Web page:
Strained finances also impact debt dynamics. According to Oxford Economics estimates, Dubai’s total public debt stands at around $153 billion or 140 percent of GDP. This figure includes $89 billion of debt held by government-related entities. However, Dubai’s less pessimistic bond prospectus revealed $33.6 billion, 28 percent of GDP, in outstanding direct government debt, but government-related entities’ precise debt obligations remain unclear.

Regional Dynamics and Competition

The announcement of a normalization agreement between the UAE and Israel in 2020 prompted a series of commercial agreements and economic partnerships. However, not all of these commercial initiatives will flourish, and even the most promising partnerships will ultimately take time to yield economic gains. Ongoing Gulf reconciliation efforts following from the AlUla Declaration, which effectively ended a three-year economic and diplomatic boycott on Qatar, will positively impact re-export hubs in the UAE and narrow segments of the economy, such as retail subindustries. Yet, not all of the trade and investment flows dried up after the 2017 Gulf rift will return. 

The UAE also confronts growing competition from economic development strategies in neighboring countries. Since the start of the 2017 Gulf rift, Qatar has accelerated the development of a new media city and free zones that incorporate high-potential technologies, which may eventually compete with media and logistics clusters in the UAE. Meanwhile, Saudi Arabia’s ambitious economic transformation agenda continues to steam ahead. Saudi policymakers announced that foreign firms seeking to do business with the government must have regional headquarters in the country by 2024. The decision may lure some multinational firms away from the UAE. Saudi efforts to develop its domestic tourism sector may also negatively impact the UAE’s tourism and hospitality sector.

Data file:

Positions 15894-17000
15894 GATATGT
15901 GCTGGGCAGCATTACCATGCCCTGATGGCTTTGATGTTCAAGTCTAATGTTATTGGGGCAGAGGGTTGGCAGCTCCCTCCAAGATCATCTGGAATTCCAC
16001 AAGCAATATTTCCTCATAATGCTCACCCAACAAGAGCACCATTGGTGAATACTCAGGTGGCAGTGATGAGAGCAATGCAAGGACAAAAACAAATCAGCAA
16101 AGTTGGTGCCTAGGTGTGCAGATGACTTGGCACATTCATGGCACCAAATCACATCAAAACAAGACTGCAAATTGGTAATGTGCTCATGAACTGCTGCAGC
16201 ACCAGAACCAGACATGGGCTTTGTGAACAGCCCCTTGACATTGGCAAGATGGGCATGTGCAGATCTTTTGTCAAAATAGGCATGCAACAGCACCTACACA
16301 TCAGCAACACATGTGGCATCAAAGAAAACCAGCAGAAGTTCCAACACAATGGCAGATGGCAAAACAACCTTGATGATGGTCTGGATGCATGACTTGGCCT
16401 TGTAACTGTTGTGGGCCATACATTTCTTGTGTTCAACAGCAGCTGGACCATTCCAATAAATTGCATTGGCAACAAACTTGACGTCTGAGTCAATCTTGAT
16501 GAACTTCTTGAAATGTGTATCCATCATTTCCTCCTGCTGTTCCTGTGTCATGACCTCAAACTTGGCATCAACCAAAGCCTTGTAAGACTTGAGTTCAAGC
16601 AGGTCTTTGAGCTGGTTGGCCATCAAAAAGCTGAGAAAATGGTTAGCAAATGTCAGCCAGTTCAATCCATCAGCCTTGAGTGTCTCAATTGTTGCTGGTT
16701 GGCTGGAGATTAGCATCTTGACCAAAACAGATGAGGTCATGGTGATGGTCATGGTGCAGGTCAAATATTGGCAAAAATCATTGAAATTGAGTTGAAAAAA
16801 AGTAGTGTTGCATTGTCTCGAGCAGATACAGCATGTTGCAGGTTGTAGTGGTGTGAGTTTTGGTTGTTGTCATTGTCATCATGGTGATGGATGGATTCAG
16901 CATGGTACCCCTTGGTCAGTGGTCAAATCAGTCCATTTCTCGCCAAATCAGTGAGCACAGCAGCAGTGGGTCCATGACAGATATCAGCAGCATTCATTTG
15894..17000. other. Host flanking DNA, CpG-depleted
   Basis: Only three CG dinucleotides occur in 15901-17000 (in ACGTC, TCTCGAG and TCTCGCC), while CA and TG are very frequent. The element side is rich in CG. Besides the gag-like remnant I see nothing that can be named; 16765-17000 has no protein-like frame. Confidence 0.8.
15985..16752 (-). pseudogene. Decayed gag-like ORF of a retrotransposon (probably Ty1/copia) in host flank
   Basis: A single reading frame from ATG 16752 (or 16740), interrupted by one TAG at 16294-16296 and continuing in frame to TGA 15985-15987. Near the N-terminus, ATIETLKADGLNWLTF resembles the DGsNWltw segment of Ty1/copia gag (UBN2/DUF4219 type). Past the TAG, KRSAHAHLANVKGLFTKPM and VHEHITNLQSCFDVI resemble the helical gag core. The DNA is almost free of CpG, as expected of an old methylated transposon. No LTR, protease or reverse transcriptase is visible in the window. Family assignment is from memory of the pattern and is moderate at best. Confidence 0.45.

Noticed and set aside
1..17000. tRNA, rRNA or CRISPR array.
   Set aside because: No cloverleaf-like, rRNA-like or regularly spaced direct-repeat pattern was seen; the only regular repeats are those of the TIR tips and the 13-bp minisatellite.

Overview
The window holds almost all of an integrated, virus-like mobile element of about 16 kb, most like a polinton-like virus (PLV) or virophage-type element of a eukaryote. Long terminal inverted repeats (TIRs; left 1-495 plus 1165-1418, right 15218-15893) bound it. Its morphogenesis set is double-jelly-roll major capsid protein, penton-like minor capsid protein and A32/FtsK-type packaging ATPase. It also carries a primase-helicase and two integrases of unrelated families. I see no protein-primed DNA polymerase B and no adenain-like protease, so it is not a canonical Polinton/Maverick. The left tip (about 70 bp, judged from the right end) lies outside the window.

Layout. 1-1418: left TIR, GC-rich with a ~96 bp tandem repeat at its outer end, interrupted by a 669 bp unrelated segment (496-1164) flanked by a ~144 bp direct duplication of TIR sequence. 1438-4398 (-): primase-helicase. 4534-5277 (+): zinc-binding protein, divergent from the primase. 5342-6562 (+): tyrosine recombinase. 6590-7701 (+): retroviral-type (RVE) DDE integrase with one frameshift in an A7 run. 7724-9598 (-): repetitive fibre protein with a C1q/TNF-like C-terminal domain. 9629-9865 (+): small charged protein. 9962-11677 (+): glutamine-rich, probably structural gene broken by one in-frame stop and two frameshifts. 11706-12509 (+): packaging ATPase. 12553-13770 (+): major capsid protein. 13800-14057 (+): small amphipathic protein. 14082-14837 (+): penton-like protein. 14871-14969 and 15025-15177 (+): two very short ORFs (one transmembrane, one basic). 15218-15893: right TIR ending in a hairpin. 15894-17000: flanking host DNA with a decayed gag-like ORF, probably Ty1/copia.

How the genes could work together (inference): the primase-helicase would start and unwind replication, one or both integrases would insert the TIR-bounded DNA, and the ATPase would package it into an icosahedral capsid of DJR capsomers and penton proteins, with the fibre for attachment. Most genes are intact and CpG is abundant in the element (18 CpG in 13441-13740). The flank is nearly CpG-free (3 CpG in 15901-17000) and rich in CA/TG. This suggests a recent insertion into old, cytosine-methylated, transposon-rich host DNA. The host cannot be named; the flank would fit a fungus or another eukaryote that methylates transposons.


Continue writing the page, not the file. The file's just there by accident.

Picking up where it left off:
A Position of Strength

The coronavirus pandemic and oil price rout of 2020 shook the UAE’s economic foundations and exposed pre-existing cracks. Moreover, heightened competition with neighboring states threatens the UAE’s slice of the region’s total economic pie. Yet, for the time being, the country continues to jockey for economic influence and nurture an economic recovery from a position of relative strength due to its relatively diversified economy, flexible fiscal policy options, and swift and competent response to the pandemic.

Dr. Robert Mogielnicki is a Resident Scholar at the Arab Gulf States Institute in Washington, where he manages the institute’s political economy research. He previously worked as a human resource development consultant and in journalism across the Middle East, and he holds a D.Phil degree from the University of Oxford’s Magdalen College. His first monograph on free zones in Gulf Arab states is in production with Palgrave Macmillan’s international political economy series. His published work has appeared in Foreign Policy, The Banker, World Politics Review, and Axios.